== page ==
Congressman Faleomavaega announced today that the Foreign Affairs Subcommittee on Asia and the Pacific conducted a hearing on “China’s Monopoly on rare earths and its implications for U.S. Foreign and Security Policy.” Witnesses included Mark A. Smith, President and CEO of Molycorp Inc.; Robert Strahs, Vice President and General Manager of Arnold Magnetic Technologies; John Gaylen, President of Danfoss North America; and Ms. Christine Parthemore, Fellow for the Center for a New American Security.
“Last week, the Resources Subcommittee on Energy and Mineral Resources held a hearing on H.R. 2803 which I introduced for purposes of conducting an assessment of the seabed area around the U.S. continental shelf including areas that are contiguous to and within the 200 miles economic exclusive zones (EEZ) of the United States territories and possessions, for nonfuel minerals, which are known to include an abundant supply of rare earth elements (REEs),” Faleomavaega said.
“While it is unfortunate that Samoa News published a letter entitled “Stick to a Clear and Consistent Message” signed by an anonymous person named ‘A Constituent’ that suggested that H.R. 2803 is ‘a cheap publicity stunt,’ and this was done only after a rare earths conference was held in Fiji in June of this year, the truth of the matter is H.R. 2803 is built upon similar legislation I introduced in 2009 (HR 2834) and again in 2010 (H.R. 4792).
“My proposal would require the U.S. Department of the Interior’s Bureau of Ocean Energy Management, Regulation and Enforcement (BOEMRE), in consultation with other appropriate agencies, to conduct an assessment of the seabed area around the U.S. continental shelf including areas that are contiguous to and within the 200 miles economic exclusive zones (EEZ) of the United States territories and possessions, for nonfuel minerals. It will cover seabed areas around American Samoa, the Commonwealth of the Northern Mariana Islands, Guam, Puerto Rico, the Virgin Islands, Midway Islands, the Federated States of Micronesia, Palau, Marshall Islands, Wake Island, Johnston Atoll, Baker, Howland, and Jarvis Islands, Kingman Reef, Navassa Island, Serranilla Bank, Bajo Nuevo Bank, and Palmyra Atoll.”
“Contrary to the claim made by ‘A Constituent’ that there is no connection to the U.S. continental shelf, the intent of H.R. 2803 is to include both the shallow and deep bed of the United States. In addition, the bill gives great deference to our environmental concerns and the need to protect our natural resources.”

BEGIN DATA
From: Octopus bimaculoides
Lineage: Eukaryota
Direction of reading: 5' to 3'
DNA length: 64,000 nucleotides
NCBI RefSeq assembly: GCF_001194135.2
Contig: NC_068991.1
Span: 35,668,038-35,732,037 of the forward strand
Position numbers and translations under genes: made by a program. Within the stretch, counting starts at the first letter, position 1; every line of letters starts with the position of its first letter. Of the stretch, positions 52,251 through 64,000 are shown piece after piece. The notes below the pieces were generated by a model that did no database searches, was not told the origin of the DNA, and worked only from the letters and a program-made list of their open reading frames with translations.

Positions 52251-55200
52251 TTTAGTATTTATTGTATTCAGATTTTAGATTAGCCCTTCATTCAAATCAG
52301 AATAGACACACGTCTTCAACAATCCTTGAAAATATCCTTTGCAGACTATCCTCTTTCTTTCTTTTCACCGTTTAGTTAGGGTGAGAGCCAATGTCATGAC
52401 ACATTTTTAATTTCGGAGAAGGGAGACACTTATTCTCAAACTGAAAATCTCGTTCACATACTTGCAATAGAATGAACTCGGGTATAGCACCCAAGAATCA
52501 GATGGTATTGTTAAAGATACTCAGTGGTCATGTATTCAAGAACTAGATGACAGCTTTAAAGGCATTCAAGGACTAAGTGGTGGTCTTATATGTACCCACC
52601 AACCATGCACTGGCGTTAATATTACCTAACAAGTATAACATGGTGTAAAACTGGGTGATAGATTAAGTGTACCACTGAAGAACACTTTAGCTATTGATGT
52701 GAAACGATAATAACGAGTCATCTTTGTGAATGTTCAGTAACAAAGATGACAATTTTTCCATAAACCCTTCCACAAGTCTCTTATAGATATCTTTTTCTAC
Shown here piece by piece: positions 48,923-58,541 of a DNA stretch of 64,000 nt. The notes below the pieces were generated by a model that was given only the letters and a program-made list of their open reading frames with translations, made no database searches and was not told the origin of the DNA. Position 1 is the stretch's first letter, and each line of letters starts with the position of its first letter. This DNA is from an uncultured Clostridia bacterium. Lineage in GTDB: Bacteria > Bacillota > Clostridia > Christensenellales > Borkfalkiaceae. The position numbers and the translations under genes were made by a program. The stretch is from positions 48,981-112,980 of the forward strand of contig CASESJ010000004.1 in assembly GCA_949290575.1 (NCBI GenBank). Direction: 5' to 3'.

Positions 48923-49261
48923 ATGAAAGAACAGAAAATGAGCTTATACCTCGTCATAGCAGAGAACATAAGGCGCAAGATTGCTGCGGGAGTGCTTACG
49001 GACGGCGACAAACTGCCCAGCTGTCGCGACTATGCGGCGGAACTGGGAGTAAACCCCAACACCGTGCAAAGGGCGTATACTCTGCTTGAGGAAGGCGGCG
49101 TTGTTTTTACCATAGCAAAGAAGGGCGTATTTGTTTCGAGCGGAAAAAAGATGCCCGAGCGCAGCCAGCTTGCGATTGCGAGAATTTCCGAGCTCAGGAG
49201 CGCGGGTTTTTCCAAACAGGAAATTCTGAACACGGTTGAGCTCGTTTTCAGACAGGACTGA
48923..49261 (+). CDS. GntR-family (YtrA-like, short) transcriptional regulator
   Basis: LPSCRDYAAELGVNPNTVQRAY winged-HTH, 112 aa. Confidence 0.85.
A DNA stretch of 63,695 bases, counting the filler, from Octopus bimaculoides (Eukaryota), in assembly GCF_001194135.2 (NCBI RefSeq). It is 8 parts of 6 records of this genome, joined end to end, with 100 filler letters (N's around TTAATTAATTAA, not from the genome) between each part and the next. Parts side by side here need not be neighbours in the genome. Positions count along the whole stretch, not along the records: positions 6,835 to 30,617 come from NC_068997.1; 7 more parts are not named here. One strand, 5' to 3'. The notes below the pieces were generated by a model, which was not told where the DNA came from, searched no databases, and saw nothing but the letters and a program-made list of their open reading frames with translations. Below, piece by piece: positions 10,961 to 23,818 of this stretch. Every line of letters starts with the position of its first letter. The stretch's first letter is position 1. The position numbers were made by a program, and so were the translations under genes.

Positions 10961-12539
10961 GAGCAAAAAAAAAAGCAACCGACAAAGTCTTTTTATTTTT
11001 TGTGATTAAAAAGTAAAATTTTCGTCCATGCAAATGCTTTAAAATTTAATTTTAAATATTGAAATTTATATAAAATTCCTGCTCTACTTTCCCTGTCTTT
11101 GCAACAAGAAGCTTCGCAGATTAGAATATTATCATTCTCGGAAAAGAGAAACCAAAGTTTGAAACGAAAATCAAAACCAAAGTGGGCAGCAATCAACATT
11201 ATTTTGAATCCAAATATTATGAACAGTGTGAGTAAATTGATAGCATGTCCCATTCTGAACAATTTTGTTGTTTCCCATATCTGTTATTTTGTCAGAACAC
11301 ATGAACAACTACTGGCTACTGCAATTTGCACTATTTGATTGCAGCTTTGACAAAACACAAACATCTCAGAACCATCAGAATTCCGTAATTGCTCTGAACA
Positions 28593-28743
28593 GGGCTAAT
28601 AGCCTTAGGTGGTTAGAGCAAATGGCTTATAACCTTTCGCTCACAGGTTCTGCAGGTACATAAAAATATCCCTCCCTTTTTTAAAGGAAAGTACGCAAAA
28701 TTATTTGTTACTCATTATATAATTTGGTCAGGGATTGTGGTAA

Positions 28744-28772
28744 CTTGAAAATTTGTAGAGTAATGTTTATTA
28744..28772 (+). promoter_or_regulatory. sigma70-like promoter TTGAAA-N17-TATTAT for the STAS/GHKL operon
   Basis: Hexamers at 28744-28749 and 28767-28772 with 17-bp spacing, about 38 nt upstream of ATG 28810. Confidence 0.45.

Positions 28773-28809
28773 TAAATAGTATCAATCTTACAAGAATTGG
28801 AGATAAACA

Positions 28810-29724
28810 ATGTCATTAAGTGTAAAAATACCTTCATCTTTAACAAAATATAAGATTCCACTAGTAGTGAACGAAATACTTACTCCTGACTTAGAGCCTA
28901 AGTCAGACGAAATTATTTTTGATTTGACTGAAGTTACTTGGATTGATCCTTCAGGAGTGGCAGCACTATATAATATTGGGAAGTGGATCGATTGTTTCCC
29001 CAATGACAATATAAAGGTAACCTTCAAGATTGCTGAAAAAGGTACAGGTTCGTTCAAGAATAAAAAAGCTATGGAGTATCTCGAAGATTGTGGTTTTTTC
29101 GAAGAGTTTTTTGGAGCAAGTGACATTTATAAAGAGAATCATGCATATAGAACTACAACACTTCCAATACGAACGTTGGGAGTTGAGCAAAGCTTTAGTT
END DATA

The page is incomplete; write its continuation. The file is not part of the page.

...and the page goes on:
“While some may wonder what this bill has to do with American Samoa, research shows that there is considerable economic potential for seabed mining in the Pacific Region. Past studies have revealed rich deposits of nonfuel minerals within the Exclusive Economic Zone (EEZ) of the Cook Islands and both Samoas. Manganese nodules, typically rich in manganese and iron oxides, are known to also occur in the EEZs' of Fiji, Tonga, Tuvalu and Kiribati according to information provided by the Secretariat of the Pacific Community's Applied Geoscience and Technology Division (SOPAC). Indeed, the recent SOPAC workshop held in Suva, Fiji underscored the potential for seabed mining industry in the Pacific Island region.”
“Concerned by these developments and also knowing of the potential for the U.S. and its territories, I introduced H.R. 2803, for purposes of assessing how we might be able to recover nonfuel minerals from the shallow and deep bed of the United States since these deposits are known to include an abundant supply of rare earth minerals.”
“And while the United States was once self-reliant in domestically produced REEs, over the past 15 years, 100% of our rare earths are now imported, mostly from China. This is cause for great concern. Our reliance on the import of these nonfuel minerals could pose significant risk to our nation, especially given our current economic condition. Any disruption in the world supply of these valuable minerals could have significant consequences on the costs of many goods and services, with reverberations that are sure to be felt across America including here in the Territory,” Faleomavaega warned.
“Data from the United States Geological Service (USGS) estimated that in 2010, the added value to Gross Domestic Product by major industries that consume processed nonfuel mineral materials, including rare earths, was $2.1 trillion (14%) of the total U.S. Gross Domestic Product (GDP) ($14.6 trillion) – a considerable portion of our nation’s economy.”
“As it was then, the current bill, H.R. 2803, focuses attention on nonfuel minerals including rare earths. Why do rare earth elements, or REEs, matter? Like I said at today’s hearing, they matter because these elements are used in military systems we count on to protect us – like antimissile defense and space-based satellite and communication systems. REEs are used to power clean energy. They are used in medical devices, jet fighter engines, the automotive industry, color television and flat panel displays like cell phones, portable DVDs, laptops, etc.”
“The bottom line is that the U.S. is way behind on the technological capability needed to harvest and make use of these nonfuel minerals including rare earths. Countries like China, India, and Russia, have taken over the lead in the exploration and research of nonfuel minerals. I believe the bill, H.R. 2803, is an important first step in what should be a comprehensive effort to ensure that the U.S. reengages and reasserts itself as a leader in domestically producing these valuable minerals,” Faleomavaega concluded.